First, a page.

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Parshas Tzav

Shades of White1

Moshe took them from their palms and offered them on the altar in addition to the olah. They are inaugural offerings, as a pleasing fragrance, a fire-offering to Hashem.

Rashi: Moshe served all seven days of the Mishkan’s inauguration in white vestments.

Maharal: Rav Eliyahu Mizrachi ponders Rashi’s timing in telling us about Moshe’s role. This is not the first verse that puts Moshe at the center of the avodah during the inaugural week. 2 Why did Rashi wait till this point to tell us that Moshe performed as a kohein during this period? We might also puzzle over Rashi’s description of Moshe’s wardrobe. Rashi is committed to addressing issues of basic pshat. Why did he feel it was necessary to throw in the detail about Moshe wearing white garments?

Although earlier pesukim described Moshe’s role in the early stages of the days of miluim, his performance does not support the conclusion that he served as a kohein. Having been instructed by Hashem, Moshe was the only person who fully understood the details of the avodah. Of necessity, he had to demonstrate to Aharon and his sons how to perform various parts of it. We could think that Moshe served not so much as a kohein, but as a master teacher substituting for a kohein at a time that no one else was available.

This theory falls apart when we arrive at our pasuk. In commenting on a similar avodah, Rashi, 3 citing gemara Menachos, tells us that three different kohanim orchestrate the tasks between slaughter and placing of the meat on the altar. Although a single kohein could conceivably do all of them himself, the King is honored through the service of a greater number of attendants. Why, then, during the miluim week, did Moshe perform all the tasks alone? Even as a temporary instructor, he could have guided another two kohanim to work alongside him. Our pasuk points, therefore, to a different role for Moshe. He was not a stop-gap instructor, demonstrating technique to a class of eager new kohanim. We can only conclude that during this week, Moshe was by design the only one qualified to do the avodah. That made him not a teacher, but a kohein – a kohein designated as the sole officiant in this avodah.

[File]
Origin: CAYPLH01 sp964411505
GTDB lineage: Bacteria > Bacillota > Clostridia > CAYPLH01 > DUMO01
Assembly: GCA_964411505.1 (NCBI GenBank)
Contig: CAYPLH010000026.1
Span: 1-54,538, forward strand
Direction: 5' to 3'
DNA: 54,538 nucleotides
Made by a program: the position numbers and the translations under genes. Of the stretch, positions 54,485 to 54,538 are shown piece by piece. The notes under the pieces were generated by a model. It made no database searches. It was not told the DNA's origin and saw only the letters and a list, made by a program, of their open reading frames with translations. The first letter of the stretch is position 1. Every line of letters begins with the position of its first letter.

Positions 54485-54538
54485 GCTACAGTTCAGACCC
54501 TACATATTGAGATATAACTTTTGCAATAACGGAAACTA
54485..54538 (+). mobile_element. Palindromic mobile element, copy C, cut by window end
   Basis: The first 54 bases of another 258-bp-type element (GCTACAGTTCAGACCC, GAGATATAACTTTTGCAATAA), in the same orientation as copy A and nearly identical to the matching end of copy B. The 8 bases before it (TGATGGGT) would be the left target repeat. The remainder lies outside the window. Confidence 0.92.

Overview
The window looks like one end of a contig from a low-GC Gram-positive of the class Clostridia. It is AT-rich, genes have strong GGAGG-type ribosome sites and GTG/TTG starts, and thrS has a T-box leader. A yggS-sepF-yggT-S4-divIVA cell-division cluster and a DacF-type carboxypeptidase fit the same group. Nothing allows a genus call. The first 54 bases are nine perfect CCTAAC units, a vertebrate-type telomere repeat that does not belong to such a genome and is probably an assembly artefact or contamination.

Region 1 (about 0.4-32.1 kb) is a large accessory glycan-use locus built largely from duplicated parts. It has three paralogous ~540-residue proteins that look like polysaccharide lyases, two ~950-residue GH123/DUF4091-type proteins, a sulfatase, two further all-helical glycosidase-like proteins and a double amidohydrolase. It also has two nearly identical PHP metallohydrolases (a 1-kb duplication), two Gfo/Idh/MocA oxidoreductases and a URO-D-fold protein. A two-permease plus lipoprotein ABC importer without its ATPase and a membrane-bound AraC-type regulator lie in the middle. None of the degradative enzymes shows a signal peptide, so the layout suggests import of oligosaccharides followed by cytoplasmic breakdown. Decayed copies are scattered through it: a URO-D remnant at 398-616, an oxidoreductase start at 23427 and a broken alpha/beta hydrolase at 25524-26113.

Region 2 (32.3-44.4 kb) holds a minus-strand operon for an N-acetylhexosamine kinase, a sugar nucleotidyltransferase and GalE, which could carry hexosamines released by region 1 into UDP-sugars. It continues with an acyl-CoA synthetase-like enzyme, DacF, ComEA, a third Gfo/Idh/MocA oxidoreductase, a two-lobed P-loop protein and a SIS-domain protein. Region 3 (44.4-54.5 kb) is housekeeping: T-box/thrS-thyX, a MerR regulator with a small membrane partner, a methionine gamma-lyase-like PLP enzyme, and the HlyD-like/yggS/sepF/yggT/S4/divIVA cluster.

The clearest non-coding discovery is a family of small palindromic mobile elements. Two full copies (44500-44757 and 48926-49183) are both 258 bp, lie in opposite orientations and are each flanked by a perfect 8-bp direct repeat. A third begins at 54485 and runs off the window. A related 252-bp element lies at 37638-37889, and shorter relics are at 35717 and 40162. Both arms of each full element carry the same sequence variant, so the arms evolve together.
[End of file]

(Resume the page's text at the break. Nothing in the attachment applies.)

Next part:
But what kind of kohein would that make him? Kohanim can usually be differentiated from each other by their vestments. Ordinary kohanim wore white garments. The kohein gadol wore an additional four that are called golden, because they contained some gold components. On Yom Kippur, some of the avodos called for the kohein gadol to wear only white garments, one of which was different than those of the ordinary kohein. Rashi’s interest in what Moshe wore was not incidental. He was trying to more accurately define the nature of Moshe’s kehunah during the inaugural week.

Rashi opts for white begadim, similar to those of the kohein gadol on Yom Kippur, pointing to his lofty stature on the one day that he is allowed to enter the Kodesh Kodashim. Now, we know that the ordinary kohein also wore white begadim. How can white begadim serve both the special (the kohein gadol) and the ordinary (the common kohein)?

Context determines how the same object can symbolize different things. Watching multiple kohanim perform the daily avodah, we would be struck by the uniformity of their dress. The plain white garments pointed to the commonality, the shared sameness of what they were all doing. In general, elements that are common to a system are more basic; the avodah-in-white of the everyday kohein shows the basic importance of their tasks to our national purpose.